Something interesting was how one dramatic scene was scored with music clearly ripped off of Hans Zimmer’s Gladiator soundtrack. And while I am not sure if DreamWorks Pictures are in financial trouble, I highly doubt that they gave Bhai Log licensing privileges.

Eventually, Dr. Israr David introduced himself to both Aslam Bhai and Abba Bhai, and in typical bad-guy fashion proceeded to admit that he was behind everything, thus uniting the two mobsters. For his motives he explained that he did everything to destroy Pakistan– like something out of the show South Park – because he was a Jew, and couldn’t help his Jewish ways.  Earlier, we had seen Abba Bhai kill Aslam Bhai’s wife as well as his son, while we had also seen Aslam Bhai make mincemeat of Abba Bhai’s daughter, so it was good to see the two mobsters put aside such trivial bits of history for the greater good of the country.

Things eventually ended with all the mobsters – and one rouge police inspector – united, and battling against the Jewish forces of Dr. Israr David. Powered by special effects out of the 1960's, the finale saw both Abba Bhai and Aslam Bhai soak each other in fuel, set themselves on fire, and run alit for a good five minutes, dragging Israr David into a warehouse conveniently labeled ‘danger, explosives’, and saving Pakistan.

My mother, who clearly did not think the film was a satire of any sort, had the following take on the film:
“I was surprised that two actors I have watched for ages, Nadeem, and Javed Sheikh, were involved in a movie so bad. Also, I was very disappointed with the way the actresses were dressed, and it wasn’t at all representative of our culture. These one dimensional women aren’t a good depiction of our Pakistan, and Lollywood should be ashamed.”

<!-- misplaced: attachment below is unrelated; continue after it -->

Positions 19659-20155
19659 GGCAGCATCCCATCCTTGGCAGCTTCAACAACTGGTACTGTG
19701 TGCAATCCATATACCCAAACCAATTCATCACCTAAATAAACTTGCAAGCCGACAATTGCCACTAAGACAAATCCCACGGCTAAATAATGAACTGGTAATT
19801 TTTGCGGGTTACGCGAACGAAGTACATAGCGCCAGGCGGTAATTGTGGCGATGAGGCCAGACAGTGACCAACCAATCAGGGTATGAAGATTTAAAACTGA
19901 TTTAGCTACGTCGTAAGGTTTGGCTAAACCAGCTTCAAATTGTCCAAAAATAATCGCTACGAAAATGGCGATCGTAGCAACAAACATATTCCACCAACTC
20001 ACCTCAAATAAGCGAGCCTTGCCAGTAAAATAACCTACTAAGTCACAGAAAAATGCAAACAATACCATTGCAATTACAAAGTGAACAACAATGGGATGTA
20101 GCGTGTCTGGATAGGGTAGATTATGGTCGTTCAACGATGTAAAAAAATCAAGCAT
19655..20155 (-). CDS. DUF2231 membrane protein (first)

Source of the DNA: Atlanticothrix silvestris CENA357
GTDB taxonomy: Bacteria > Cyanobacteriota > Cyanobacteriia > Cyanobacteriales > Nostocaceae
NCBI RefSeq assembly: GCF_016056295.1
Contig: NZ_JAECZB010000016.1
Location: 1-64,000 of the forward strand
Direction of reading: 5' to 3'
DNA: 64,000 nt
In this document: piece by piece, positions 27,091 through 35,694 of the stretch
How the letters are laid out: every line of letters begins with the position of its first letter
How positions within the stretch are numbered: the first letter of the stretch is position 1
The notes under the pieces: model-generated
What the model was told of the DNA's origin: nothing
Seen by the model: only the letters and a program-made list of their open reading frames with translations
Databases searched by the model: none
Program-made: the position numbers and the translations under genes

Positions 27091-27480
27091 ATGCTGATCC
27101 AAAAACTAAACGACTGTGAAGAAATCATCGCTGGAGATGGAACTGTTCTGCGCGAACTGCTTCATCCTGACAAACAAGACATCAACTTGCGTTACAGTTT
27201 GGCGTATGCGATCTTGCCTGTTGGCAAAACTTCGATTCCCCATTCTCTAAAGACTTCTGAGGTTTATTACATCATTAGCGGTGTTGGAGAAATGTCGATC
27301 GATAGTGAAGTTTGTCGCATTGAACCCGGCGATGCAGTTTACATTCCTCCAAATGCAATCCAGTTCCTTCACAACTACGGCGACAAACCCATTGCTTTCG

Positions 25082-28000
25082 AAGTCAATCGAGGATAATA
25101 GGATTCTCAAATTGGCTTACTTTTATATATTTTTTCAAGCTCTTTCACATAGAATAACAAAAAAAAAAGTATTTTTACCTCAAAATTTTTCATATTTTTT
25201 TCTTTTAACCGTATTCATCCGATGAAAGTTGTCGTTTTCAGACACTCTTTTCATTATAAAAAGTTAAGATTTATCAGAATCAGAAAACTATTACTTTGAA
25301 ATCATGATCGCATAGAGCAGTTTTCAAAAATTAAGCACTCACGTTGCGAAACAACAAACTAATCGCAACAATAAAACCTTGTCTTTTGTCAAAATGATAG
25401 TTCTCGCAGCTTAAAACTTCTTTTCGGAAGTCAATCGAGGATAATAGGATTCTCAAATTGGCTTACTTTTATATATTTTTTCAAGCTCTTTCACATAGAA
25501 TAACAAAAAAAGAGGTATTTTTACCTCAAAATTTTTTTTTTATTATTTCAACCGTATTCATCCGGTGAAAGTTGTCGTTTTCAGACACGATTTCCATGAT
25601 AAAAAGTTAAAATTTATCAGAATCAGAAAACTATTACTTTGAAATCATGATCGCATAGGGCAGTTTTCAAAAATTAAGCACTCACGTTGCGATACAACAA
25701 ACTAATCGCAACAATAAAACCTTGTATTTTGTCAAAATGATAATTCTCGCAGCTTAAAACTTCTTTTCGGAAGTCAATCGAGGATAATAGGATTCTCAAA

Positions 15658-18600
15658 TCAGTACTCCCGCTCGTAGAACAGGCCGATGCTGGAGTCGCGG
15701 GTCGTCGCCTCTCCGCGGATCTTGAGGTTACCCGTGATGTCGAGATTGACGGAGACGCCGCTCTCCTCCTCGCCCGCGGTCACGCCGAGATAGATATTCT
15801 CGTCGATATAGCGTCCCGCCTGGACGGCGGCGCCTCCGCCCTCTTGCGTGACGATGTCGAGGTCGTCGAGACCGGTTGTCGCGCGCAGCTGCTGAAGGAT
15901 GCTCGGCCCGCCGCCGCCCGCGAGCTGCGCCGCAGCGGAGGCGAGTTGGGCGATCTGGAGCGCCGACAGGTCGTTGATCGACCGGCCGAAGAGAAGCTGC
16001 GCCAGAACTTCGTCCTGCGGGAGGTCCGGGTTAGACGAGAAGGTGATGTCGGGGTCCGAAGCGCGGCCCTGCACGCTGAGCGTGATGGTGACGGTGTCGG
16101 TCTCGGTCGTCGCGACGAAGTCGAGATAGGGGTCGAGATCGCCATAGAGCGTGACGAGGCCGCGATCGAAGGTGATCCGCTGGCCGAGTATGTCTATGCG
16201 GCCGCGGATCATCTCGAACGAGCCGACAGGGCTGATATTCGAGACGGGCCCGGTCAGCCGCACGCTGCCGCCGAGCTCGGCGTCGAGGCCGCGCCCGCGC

Story in numbers:

One is the number of Pakistani movies I had seen before this, with the other one being Bol – a significantly better film.

Two were the number of weapons seen in the film clearly labeled “Made in USA”, further shoving down our throats the idea that everything is a Jewish/American conspiracy.

Three inches only separated the lips of the two alpha male heroes of the film, as they faced off lustily for a whole uncomfortable minute, before an obligatory fight scene.

Four were the number of times Israr David introduced himself as a Muslim hating Jew.

Four were the number of scantily clad actresses in the film, who clearly spent more time at McDonalds, than at the gym.

Five times I got glaring looks from Gimli, for laughing out loud.

Six is how many times during the viewing my mother asked me when the film would end.

Seven people were left sitting in the theater at the end of the movie, from a total of seventeen when it started.

Ten are the number of people who tried to get refunds half-way through the film.
Noman Ansari The author is the editor-in-chief of IGN Pakistan, and has been reviewing films and writing opinion pieces for The Express Tribune as well as Dawn for five years. He tweets as @Pugnate (
The views expressed by the writer and the reader comments do not necassarily reflect the views and policies of the Express Tribune.